The main point that Gilgamesh brings up is that this form of expendability is not okay, and this is not the proper way to show love. After she was through with her lover who was a shepherd, she “… turned him into a wolf… “(10). Another one of her lovers was turned into “… blind mole deep in the earth… “(10). With Ishtar’s lovers ending in demise after interacting with her, it is clear that she is not showing love correctly. Given these examples, one can see how different love is treated within each text, with Ishtar’s love containing deceit and punishment, where as Sappho’s love contained honor and blessings. On the basis of moral standing, Sappho’s love was associated with pureness and genuine honesty, where as Ishtar’s love included deceit and abandonment.
This contrast of moral standing allows the reader to see the negativity associated with Ishtar and her erception of love. In Fragment 6 of Sappho, she compares love’s embrace to that of the sun. This comparison reveals her love as soft, warm, and bright, as well as virtuous. “I believe Love has his share in the Sun’s brilliance and virtue”(Bernard6). Here, Sappho is not only firmly stating that this is her belief(shaped by her experience with love), but also explaining how good and pious love can be. Also, this goodness and piousness can be felt, which is something that Ishtar is lacking in when attempting to bargain with Gilgamesh.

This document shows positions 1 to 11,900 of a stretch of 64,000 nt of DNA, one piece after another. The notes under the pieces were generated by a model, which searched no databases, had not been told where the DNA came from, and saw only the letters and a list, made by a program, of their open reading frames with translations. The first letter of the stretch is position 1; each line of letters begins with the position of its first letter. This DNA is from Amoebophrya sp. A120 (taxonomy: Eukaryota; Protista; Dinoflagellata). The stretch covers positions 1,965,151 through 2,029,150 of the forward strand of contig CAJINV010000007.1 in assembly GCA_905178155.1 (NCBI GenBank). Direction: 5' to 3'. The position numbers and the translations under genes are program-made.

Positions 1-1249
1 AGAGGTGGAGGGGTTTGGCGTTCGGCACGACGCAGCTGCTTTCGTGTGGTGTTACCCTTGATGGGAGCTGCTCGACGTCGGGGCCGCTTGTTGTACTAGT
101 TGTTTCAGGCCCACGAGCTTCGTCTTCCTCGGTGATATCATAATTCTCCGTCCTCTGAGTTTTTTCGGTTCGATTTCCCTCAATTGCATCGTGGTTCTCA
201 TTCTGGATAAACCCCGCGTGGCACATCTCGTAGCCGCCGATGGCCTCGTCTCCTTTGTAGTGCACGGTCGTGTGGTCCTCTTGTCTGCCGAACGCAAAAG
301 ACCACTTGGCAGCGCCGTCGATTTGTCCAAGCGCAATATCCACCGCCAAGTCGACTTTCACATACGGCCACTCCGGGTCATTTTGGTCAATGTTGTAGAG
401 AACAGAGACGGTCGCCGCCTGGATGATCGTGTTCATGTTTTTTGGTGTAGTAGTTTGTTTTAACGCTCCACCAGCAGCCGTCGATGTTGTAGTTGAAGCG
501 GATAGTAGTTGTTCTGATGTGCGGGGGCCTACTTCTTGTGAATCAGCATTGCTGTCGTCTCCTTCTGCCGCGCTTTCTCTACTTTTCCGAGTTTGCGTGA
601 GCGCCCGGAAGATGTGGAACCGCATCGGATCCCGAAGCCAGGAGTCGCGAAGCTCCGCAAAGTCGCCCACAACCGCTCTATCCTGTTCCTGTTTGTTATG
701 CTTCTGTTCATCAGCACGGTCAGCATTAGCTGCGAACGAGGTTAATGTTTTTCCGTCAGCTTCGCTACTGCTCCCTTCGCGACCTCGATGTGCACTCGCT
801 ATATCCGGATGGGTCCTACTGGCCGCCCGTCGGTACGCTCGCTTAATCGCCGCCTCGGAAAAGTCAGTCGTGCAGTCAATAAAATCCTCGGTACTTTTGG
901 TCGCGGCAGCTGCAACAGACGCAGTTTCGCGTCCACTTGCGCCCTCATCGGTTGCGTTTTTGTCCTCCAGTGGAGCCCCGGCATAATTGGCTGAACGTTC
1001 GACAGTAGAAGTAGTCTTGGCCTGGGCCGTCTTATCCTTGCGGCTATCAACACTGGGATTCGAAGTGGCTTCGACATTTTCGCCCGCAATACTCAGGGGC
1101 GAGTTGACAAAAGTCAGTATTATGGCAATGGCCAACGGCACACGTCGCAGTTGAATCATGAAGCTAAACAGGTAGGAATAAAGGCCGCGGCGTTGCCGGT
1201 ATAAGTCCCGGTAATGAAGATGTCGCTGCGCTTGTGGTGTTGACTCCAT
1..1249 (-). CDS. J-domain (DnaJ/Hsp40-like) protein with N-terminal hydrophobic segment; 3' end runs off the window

Initially, in Fragment 6, Sappho uses the word “caress” when referring to love. The word itself has a soft and meaningful connotation, which heavily contrasts with Ishtar’s punishment towards her lovers that was previously mentioned. In another one of Sappho’s descriptions of her experiences with love, she explains that although lovely, love is incredibly powerful: “… soft as she is she has almost killed me with love for that boy”(Bernard12). Sappho’s description is not only personal, but holds real, accurate emotion.
One of the main questions that Gilgamesh asks of Ishtar is “‘Which of your lovers did you ever love forever? ”(10). This question brings to light how odd Ishtar’s love life is. The word lover implies love, which Ishtar so easily abandons and crushes. When speaking of one of her lovers, Gilgamesh describes what she did as loving him, “… but still you[she] struck and broke his wing… “(10). This demonstrates that although Ishtar can love, her version of love includes betrayal and abandonment. Lastly, he asks, “… should not be served in the same fashion as all these others whom you loved once? “(10).